Now that I’ve been living here for over two months, the time has come to begin preparations to renew my visa, which is set to expire at the end of November. Since the new visa will be a full year rather than three months it is quite a bit more complicated to get than the one I arrived with, so I was thrilled when my colleagues told me the center would handle it. I handed over all documents, signed a few papers, and was told that I would have to get a health check. Or, rather, one day I went into work and was told that I should show up early the next day (my day off) to go to the hospital. Luckily for me, I had heard from Peter that this was something that often happened here, and that I could expect a whole day of fun going from department to department at the local hospital. So, I had at least a little context for what was going to happen.
I showed up to the center at 7:30am the next day, as requested, and then spent maybe 40 minutes hanging out in the office as they called a TA to take me over to the hospital. I was sleepy and a bit grumpy, and we arrived at the hospital to find a huge crowd of people waiting to be seen. We gathered the necessary forms and joined the masses. Half an hour later we squeezed our way into a doctor’s office, where I learned that I had made a rookie mistake by eating breakfast, and they could do nothing for me, so please come back another day. The realization that I had woken up early for nothing did not particularly improve my mood, but I was escorted back to the office, where I rode my bicycle home and promptly went back to sleep. We were going to try again on Monday, after I returned from my trip to Tra Vinh.
I had a great time in Tra Vinh (check out my last post for details), and returned from the weekend a little tired, and with the beginnings of a cold. So when Monday morning rolled around, I was once again not thrilled to wake up early. This time I had decided to eliminate the middle man, and had the TA, Phuc, come pick me up from my house, rather than biking to work to meet him. We made it to the hospital, found our forms, and he asked me if I had a visa photo with me. Nope, no visa photos, no passport. Time to get back on his motorbike and go to the office, where I had dropped off all of my important documents to be processed for my visa, and naturally it had not occurred to anyone (myself included) that these might be good to bring with me.
Visa photos in hand, passport information recorded, we once again returned to the hospital. We talked to the doctor and found out that I had made a mistake on the form, which had asked for both my age and birth date. While I’m pretty clear on the answers to both these questions normally, I had forgotten that in Vietnam, age is counted by year, not date. So while I’m technically still 23 and will be for the next month, in Vietnam they would count my age as 24. So, naturally, we had to go get a new form and fill it out again.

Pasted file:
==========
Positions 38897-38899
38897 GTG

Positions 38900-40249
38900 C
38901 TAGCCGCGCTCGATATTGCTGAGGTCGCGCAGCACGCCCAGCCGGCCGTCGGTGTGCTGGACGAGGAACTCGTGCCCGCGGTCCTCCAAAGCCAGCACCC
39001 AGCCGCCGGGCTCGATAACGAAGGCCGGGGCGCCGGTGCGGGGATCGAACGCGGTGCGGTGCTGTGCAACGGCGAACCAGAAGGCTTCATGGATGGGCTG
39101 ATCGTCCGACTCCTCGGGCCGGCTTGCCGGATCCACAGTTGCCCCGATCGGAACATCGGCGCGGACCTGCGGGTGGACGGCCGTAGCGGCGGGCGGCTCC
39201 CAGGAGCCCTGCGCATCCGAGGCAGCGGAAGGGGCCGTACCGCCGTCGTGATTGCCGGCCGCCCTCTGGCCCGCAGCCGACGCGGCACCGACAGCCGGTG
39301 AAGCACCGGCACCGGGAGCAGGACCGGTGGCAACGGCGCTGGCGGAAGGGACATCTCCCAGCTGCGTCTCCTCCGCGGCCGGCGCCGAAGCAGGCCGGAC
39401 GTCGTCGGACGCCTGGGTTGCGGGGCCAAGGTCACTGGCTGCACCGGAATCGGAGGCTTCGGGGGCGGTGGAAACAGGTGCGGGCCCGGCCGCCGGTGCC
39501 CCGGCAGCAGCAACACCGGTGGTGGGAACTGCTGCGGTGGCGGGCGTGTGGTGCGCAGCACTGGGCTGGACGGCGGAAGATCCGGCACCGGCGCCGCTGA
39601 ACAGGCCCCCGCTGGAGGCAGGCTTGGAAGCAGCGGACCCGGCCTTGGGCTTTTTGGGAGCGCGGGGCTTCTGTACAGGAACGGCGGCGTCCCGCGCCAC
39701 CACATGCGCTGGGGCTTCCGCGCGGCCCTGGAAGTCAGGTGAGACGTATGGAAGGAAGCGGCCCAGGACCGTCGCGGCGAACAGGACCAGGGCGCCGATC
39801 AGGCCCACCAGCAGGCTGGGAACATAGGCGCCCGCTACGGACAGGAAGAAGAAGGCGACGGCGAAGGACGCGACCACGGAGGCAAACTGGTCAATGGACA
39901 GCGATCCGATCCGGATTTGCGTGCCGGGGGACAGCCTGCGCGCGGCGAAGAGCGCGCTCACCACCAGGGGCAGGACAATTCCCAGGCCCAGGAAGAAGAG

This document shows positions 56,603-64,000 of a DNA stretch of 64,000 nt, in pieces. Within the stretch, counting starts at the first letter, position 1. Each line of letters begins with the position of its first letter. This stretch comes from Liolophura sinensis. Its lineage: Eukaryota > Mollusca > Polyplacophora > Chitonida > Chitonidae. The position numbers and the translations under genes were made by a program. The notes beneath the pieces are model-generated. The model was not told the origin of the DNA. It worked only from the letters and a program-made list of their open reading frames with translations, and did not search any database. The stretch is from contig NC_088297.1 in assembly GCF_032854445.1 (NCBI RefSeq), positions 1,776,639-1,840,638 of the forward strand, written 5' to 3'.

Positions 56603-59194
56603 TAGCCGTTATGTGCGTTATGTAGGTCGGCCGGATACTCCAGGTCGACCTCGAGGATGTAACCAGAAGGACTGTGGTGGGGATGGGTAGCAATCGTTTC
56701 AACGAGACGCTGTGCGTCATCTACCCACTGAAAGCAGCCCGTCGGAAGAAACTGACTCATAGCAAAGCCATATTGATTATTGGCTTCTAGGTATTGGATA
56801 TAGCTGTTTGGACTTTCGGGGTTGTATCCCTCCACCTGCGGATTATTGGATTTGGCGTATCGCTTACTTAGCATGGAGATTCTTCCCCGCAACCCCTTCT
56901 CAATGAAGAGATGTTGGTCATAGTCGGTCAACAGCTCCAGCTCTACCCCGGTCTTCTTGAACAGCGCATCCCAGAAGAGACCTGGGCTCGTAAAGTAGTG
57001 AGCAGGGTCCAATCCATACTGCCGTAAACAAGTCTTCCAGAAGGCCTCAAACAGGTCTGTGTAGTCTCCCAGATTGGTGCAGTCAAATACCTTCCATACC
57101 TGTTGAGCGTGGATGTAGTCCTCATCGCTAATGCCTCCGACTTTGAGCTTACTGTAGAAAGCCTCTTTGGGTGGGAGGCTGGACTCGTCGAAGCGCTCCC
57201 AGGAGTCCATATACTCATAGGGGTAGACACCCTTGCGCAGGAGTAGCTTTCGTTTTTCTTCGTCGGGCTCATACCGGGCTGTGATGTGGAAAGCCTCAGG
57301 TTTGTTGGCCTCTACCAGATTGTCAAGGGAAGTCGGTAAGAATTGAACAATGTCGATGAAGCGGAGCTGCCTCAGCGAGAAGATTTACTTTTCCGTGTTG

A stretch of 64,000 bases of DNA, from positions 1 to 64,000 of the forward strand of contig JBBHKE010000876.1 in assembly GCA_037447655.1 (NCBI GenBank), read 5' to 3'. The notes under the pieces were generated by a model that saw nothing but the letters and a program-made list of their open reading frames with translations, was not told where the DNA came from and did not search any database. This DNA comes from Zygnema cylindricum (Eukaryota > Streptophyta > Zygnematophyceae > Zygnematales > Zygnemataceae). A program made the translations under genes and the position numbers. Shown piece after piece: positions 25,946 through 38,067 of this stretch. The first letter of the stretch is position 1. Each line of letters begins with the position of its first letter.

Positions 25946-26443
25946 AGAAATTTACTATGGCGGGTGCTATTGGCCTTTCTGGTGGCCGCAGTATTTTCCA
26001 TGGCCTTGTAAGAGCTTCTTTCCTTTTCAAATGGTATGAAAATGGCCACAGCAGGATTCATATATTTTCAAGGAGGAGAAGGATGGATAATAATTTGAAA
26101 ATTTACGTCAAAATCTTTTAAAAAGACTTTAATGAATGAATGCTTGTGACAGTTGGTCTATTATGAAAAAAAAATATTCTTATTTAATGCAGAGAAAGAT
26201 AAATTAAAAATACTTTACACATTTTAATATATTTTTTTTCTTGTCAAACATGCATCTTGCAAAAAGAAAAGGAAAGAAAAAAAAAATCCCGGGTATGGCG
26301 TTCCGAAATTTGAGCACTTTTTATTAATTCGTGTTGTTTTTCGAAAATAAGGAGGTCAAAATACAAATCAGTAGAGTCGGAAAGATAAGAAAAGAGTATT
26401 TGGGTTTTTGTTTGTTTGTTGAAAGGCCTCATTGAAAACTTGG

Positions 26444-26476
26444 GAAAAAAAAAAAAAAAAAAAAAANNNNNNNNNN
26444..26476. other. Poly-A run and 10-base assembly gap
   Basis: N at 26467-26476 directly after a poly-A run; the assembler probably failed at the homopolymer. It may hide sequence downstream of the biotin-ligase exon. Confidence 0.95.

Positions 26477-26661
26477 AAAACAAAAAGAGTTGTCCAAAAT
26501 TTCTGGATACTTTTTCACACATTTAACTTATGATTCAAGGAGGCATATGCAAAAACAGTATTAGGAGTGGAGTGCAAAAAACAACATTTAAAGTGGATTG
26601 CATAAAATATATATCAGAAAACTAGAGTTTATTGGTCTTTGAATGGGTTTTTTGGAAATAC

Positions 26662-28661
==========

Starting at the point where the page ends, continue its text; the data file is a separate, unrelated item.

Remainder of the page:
Armed with the proper forms, it was time for the real fun to begin. Over the next several hours Phuc lead me from room to room, floor to floor, to have all manner of tests and examinations performed. This included blood work, an x-ray, ultrasound, pregnancy test, and some strange exam that involved me stripping and having suction cups placed all over my chest. We spent a lot of time waiting to see each doctor, and I found myself wondering what the point of each examination was. If we had to wait more than 5 minutes I found myself nodding off, which was probably frustrating for my poor TA.
By noon we had completed all but four of the required examinations, and we were excited to be so close to finished. Phuc explained that he had an afternoon class and really needed to be done by 1:30, and I had an evening class to plan, not to mention a nap I desperately wanted to take.
But the universe was not on our side. Vietnamese hospitals, like most other businesses, shut down between roughly noon and 2 for lunch, since most people return home to eat with their families. We decided it made no sense to sit and wait, and besides, neither of us had eaten anything yet. Phuc took me out for hủ tiếu (a type of noodle soup), and dropped me back at my house. We would return to the hospital at 2:30 and hope for the best.
Naturally, once we returned to the hospital we found that the doctors leave after 3pm, so we were once again asked to come back another day. Both of us were exhausted and more than a little frustrated, but what can you do? We returned early Tuesday morning for the final tests, and after another three hours of going from department to department, I received my full medical form, and was told I could keep the x-ray of my chest. Lucky me.
Now that I’ve had a bit of distance from the event, I can look back and laugh at the absurdity of it. I mean, this was probably the most extensive health check I’ve ever had, and I have no idea what the results were. Fingers crossed they’re good enough to get me a new visa, haha! And I’m glad I had Phuc there with me to translate and help me figure out what was going on, even if he was a bit traumatized by having to buy a pregnancy test.
In the end it really wasn’t all that bad, and if this is what it takes to stay in Vietnam, I’ll gladly pay the price.